Keeping Slicks from Leaking Air - Ford Muscle Forums : Ford Muscle Cars Tech Forum
 
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post #1 of 12 (permalink) Old 07-12-2008, 05:44 PM Thread Starter
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Keeping Slicks from Leaking Air

I had heard about coating the inside of slicks with dish detergent to keep them from losing air when used without tubes, so I tried it with my new 28x9 Hoosiers...

I went to Dollar General and puchased a bottle of Green Palmolive dish detergent and coated the insides of the tire with the stuff. I allowed it to dry for a couple days before having the tires mounted.

I then pumped them up to 15psi, and they sat in the garage for over a month before I could go to the track, and lost ZERO air pressure. I figured it might just be because they weren't rolling and wrinkling...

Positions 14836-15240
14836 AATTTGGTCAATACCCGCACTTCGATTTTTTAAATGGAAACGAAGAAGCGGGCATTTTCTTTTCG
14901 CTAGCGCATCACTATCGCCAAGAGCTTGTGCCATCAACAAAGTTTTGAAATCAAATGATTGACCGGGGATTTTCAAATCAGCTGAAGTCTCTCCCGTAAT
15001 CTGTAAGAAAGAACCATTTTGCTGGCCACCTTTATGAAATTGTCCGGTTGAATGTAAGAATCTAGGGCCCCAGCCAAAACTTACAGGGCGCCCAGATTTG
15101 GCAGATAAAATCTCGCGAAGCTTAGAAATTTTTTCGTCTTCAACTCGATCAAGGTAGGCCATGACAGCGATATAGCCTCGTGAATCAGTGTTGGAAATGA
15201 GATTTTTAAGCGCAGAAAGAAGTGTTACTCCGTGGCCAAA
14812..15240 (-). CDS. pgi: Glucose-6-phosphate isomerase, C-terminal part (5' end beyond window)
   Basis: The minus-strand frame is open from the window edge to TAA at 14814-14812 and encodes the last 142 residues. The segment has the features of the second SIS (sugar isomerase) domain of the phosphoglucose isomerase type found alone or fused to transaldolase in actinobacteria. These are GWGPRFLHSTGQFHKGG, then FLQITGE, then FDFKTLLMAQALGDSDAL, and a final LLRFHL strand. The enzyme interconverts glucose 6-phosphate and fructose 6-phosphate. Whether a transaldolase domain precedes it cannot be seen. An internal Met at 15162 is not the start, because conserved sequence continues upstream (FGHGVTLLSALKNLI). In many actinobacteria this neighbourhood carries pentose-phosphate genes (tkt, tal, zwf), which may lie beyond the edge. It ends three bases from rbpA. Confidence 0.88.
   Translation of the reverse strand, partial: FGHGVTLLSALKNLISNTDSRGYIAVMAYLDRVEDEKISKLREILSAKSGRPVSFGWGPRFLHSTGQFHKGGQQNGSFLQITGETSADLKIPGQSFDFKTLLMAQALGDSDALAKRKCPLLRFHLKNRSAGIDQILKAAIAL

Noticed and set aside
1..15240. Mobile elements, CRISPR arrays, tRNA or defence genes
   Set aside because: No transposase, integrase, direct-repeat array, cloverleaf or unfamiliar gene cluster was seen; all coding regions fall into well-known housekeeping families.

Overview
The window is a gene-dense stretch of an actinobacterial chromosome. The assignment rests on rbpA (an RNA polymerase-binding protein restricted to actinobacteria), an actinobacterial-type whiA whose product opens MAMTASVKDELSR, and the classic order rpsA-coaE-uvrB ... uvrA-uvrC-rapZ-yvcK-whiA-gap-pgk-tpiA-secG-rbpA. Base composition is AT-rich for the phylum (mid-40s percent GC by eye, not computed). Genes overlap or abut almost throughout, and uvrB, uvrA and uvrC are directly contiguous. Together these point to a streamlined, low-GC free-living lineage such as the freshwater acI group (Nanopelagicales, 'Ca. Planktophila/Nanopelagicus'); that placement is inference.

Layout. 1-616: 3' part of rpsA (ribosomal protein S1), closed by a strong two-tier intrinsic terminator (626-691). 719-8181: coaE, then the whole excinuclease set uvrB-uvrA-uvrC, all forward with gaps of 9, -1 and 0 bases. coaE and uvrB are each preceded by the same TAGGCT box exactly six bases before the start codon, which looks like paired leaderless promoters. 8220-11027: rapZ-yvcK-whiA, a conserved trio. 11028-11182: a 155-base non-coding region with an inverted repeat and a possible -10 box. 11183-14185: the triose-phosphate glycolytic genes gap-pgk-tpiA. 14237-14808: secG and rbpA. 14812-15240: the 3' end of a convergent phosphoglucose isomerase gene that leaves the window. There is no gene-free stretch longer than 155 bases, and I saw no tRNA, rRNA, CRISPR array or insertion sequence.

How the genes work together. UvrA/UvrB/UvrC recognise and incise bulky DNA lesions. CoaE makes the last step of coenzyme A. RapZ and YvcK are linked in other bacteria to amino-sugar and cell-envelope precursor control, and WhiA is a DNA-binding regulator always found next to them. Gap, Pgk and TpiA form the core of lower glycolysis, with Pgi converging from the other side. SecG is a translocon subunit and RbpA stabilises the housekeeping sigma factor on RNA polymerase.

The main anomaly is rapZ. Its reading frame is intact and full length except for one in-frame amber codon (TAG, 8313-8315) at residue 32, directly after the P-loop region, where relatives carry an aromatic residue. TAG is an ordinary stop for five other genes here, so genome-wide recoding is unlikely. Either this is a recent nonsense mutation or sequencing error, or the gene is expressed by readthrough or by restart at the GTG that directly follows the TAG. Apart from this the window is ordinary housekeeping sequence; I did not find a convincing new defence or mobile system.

I went to the track Wednesday and gave the tires a workout. I checked the tires a little bit ago, and they have STILL not lost any air!

Guess it works... at least it's worked for these tires so far, anyway.
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post #2 of 12 (permalink) Old 07-12-2008, 06:14 PM
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Re: Keeping Slicks from Leaking Air

See, it works! Works best with M/T tires. Hoosiers don't leak anyway even without Dawn.

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post #3 of 12 (permalink) Old 07-13-2008, 04:18 PM
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Re: Keeping Slicks from Leaking Air

I think it's hit or miss on this. I did the same thing on my 26x8.5 ET drags and they go flat w/i two weeks everytime. I also let them try for several days prior to mounting them. Oh well, not a big deal to air them up..